A day in the life of H&M’s new head of inclusion and diversity

After a winter of scandals, fashion brands like Gucci and Dolce & Gabbana pledged to be less racist, creating new roles for people who could help them avoid costly blunders. Here, Ezinne Kwubiri, the newly appointed head of inclusion and diversity at H&M walks us through some of her typical duties towards making H&M a more inclusive place.

I’m in the office in New York. When I first walk in, I say “good morning” to everyone, and we have meetings to talk about our goals for the week to come. I sit closely with HR and most of these meetings start in the HR department. I try to get a sense of what’s going on in the company and the store, because the stores are open through the weekend. Is there anything to be concerned about there? I meet with the HR team, and also with the marketing and press teams to see if we have any engagements coming up.

Aside from that, I’m usually connecting with someone on the store-level. I like to make myself available to people at the store. If there are issues, people aren’t always comfortable talking about it with their immediate supervisors. I also connect with customer service centers to see if there’s anything we notice on social media that we want to address.

Since the role is brand new we are still kind of figuring out what exactly it looks like each day and where I sit in it all. I work most closely with the HR team. It’s our own umbrella within HR.

I look at my job in two ways: external and internal. Where is our talent pool, how do we develop diversity within the company, what are our retention numbers for employees of all different backgrounds: that’s all internal. And from an external perspective, how can share our story and make sure what we are putting out into the world reflects the values of diversity and inclusivity.

Let’s say that as an example we have an employee who is unhappy, they feel they’re being excluded based on race or something like that. I would meet with them personally to see what’s happening. Depending on what the situation is, a lot of times in my experience, people want to be heard, they want to know that someone is hearing them. I’m a minority myself. I understand. A lot of times, my presence alone is impactful.

If it’s something more serious, I’m not the one who conducts a whole investigation. Someone else would do that. But collectively we would come up with recommendations.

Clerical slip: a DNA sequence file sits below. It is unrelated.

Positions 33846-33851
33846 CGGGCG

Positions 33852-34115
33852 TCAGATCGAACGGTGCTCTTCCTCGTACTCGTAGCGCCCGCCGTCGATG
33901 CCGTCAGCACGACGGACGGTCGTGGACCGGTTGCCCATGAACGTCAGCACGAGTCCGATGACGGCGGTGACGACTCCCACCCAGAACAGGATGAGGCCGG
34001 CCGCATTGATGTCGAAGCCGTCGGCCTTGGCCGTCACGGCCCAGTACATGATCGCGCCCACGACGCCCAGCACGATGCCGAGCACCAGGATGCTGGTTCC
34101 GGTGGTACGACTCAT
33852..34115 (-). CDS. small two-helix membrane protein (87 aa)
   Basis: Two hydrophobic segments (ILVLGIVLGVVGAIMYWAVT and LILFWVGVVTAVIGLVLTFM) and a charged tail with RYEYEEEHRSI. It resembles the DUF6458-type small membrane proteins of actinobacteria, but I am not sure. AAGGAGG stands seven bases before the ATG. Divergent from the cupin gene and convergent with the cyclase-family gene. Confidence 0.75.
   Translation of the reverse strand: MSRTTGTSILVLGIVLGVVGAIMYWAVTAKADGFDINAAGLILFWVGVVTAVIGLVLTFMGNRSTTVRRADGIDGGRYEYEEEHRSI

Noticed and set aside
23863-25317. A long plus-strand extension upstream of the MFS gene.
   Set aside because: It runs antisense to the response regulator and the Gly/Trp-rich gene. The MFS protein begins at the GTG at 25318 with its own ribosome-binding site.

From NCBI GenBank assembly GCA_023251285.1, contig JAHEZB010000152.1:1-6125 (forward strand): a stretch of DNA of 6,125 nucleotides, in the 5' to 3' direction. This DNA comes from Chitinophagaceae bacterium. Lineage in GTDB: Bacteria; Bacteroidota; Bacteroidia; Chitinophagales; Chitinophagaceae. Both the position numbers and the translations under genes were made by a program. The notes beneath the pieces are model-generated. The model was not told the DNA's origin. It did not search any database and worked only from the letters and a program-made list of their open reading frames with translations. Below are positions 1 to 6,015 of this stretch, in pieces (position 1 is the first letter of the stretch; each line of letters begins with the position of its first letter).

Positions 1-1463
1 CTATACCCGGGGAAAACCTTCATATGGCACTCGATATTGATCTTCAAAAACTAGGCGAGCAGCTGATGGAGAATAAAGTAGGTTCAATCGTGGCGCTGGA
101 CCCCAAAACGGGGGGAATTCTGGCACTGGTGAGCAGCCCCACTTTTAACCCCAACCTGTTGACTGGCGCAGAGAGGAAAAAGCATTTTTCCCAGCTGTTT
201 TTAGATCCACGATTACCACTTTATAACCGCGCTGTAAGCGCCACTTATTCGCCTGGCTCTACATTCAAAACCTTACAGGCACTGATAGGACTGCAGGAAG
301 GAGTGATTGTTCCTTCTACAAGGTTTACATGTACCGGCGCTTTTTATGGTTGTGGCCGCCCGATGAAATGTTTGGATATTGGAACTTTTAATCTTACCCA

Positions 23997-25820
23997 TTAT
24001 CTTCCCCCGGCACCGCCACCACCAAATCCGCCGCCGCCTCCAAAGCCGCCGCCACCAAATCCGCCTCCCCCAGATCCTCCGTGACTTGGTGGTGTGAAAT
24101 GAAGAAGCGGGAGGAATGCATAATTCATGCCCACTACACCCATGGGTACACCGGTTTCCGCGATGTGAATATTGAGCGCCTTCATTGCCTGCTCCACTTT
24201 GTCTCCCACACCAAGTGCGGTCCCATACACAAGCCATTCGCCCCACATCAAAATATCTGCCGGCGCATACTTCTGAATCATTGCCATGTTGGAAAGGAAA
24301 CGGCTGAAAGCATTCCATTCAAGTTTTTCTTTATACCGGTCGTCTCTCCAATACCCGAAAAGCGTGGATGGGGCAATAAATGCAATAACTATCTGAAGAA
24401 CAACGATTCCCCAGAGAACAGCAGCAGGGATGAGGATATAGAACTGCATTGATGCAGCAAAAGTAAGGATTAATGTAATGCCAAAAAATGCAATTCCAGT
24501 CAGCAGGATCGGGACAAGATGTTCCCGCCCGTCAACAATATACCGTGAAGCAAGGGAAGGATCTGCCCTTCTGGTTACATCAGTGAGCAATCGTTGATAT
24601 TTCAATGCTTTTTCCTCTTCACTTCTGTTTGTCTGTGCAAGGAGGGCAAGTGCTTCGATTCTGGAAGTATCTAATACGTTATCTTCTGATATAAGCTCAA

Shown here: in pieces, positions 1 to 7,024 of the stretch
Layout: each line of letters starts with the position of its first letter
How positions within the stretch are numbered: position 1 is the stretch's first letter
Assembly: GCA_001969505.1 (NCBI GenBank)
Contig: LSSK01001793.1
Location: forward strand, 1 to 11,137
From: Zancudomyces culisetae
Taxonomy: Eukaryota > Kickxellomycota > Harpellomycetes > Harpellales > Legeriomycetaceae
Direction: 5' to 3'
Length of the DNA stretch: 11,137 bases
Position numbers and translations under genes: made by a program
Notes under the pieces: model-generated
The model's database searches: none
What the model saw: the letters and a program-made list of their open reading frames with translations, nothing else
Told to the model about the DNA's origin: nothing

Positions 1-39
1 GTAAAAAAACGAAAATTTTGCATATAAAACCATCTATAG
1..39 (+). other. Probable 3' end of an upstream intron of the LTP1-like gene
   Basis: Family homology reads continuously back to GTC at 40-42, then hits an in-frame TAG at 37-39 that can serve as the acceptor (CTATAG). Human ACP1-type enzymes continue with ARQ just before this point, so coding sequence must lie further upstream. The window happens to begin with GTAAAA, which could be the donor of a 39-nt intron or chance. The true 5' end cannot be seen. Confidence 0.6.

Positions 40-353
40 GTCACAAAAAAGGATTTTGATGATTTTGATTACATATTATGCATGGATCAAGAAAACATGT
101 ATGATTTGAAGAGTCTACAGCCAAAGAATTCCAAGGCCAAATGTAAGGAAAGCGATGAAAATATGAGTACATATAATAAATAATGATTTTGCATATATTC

Externally, it’s a similar thing. On social media, for example, we luckily haven’t had anything too crazy happen recently. But we have teams who work on social so they see things that are going on there and they monitor how people are responding to what we do. They’ll inform us if there’s any backlash or people upset there. Then we decide as a team how to respond.

We’ve rolled out traditional unconscious bias training. Because this role is completely new to the organization, I wanted to make sure we all knew what our definition of inclusion and diversity is.

The last thing I do usually is update my calendar. There’s a lot of requests that I get from people wanting to offer us training or some new software company or community organizations that want to partner with us. Usually, I touch base with these organizations and see if they can offer us anything useful.

Each day really depends on the week. I know next week we are doing a big HR retreat to talk about recruitment and retention, etc, but last week I was at a diversity panel, externally. Another week I was curating activities for Black History Month. If I had to point to one thing as being an unexpected part of my job, it’s being a mentor to the store staff or them coming to me as someone they can confide in. It’s different than what my previous roles have been. The role is new and hopefully, people at the company are starting to feel like their opinions matter more. I’m happy to provide that for them.


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